Why some grannies had to die

Why some grannies had to die

We’re often told to watch what we eat. Rarely is it a case of life and death though, as it used to be for female aboriginal elders.

In September 2015 I decided to leave Australia.

It wasn’t an easy decision.

It’s a wonderful country after all. Clean, safe, good weather and agreeable people.

There was still one trip I was determined to do before I returned to the cold, unending grey of London.

I wanted to see the west coast. The part of the country with the melt in your mouth beaches and jaw dropping scenery. The part of the country that was the least densely populated.

So I booked myself on a bus tour.

Our guide was full of the confidence, optimism and can-do attitude that most young Australian men seem to embody.

He’d been raised in the bush and had an encyclopedic knowledge of the flora and fauna. He did a fantastic job of explaining the natural world around us and introduced us to the concept of ‘bush tucker’.

As soon as he’d mentioned it I felt I had to ask the question.

“How did the aborigines work out what was safe to eat, and what would end in the rather less ideal scenario of death?”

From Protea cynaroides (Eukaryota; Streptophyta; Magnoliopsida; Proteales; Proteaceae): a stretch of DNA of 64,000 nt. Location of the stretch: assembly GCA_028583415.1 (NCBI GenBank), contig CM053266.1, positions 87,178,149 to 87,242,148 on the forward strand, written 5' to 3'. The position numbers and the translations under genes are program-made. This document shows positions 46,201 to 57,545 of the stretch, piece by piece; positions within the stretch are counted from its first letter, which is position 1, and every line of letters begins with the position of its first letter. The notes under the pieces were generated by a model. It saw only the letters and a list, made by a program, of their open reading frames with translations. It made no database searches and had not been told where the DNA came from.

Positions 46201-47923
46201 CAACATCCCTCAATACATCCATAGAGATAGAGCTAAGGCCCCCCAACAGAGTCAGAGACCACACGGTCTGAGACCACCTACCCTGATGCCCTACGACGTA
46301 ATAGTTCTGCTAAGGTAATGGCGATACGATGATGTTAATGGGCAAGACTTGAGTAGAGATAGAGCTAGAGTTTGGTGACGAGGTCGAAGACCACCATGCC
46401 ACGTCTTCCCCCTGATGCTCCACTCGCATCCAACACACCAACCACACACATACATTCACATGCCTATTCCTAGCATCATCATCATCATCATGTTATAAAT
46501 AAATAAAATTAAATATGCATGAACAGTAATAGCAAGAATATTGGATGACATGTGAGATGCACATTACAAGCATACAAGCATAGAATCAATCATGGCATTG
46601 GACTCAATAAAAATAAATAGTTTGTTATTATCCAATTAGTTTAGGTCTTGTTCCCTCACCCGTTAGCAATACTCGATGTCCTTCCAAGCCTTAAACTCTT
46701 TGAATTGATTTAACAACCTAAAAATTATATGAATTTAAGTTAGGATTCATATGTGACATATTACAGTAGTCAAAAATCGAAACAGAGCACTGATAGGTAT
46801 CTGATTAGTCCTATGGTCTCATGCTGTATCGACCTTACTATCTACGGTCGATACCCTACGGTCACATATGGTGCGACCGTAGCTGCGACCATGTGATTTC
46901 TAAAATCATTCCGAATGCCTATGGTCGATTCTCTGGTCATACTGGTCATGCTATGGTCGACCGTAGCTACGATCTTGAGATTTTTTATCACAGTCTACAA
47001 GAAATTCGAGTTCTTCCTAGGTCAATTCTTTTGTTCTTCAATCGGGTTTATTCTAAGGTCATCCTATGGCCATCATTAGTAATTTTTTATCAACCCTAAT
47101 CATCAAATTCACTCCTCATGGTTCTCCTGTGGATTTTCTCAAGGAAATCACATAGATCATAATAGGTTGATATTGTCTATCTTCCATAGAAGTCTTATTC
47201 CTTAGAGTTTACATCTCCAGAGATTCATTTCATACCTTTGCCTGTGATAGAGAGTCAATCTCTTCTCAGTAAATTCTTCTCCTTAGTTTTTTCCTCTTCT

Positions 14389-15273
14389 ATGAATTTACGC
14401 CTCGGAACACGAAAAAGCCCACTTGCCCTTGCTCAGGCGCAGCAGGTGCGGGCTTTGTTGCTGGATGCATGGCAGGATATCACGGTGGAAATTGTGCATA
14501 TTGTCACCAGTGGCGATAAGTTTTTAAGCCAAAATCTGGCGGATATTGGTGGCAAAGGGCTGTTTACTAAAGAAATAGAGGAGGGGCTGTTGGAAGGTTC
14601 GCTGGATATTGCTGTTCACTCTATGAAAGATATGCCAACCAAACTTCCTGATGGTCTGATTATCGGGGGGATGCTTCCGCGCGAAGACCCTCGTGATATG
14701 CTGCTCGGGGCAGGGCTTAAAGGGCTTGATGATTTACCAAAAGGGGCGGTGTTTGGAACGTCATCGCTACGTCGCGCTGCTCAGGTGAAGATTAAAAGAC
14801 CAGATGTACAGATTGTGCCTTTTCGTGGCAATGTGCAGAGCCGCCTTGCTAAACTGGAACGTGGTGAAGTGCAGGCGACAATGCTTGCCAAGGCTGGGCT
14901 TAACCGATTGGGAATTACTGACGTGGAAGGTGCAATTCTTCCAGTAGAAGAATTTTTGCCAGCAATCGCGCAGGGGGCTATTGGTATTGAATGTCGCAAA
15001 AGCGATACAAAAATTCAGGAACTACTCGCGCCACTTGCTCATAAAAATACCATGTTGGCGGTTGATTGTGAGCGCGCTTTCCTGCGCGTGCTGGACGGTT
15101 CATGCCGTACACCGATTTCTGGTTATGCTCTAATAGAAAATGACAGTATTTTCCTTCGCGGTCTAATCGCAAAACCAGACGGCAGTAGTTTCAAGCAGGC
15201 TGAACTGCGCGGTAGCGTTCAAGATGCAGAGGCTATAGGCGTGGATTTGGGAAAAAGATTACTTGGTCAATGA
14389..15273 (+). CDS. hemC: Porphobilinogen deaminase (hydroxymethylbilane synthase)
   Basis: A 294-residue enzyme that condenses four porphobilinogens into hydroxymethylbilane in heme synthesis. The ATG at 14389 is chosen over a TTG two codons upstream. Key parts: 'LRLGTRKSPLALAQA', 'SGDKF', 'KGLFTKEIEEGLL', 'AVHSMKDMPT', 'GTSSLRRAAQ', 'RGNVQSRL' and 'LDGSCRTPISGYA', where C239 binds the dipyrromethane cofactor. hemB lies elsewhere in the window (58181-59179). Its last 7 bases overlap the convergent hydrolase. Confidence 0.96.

They developed a system.

The eldest woman of the tribe would be the guinea pig. She would be given the new ‘food’ to try. If she survived 24 hours and held it down, then it was given the ok.

If she died then the rest of the tribe made a mental note to avoid said foodstuff.

Why the eldest woman?

The answer to them was logical. No longer of childbearing age and physically weak they were held in very high regard but judged to be the most dispensable.

So next time you’re tucking into a plate of quandong, kutjera and muntries, spare a thought for the elderly ladies who sacrificed their lives so you could enjoy them safely.

What's your obsession?

What's your obsession?

Quick, someone tell Trump to take this course!

Quick, someone tell Trump to take this course!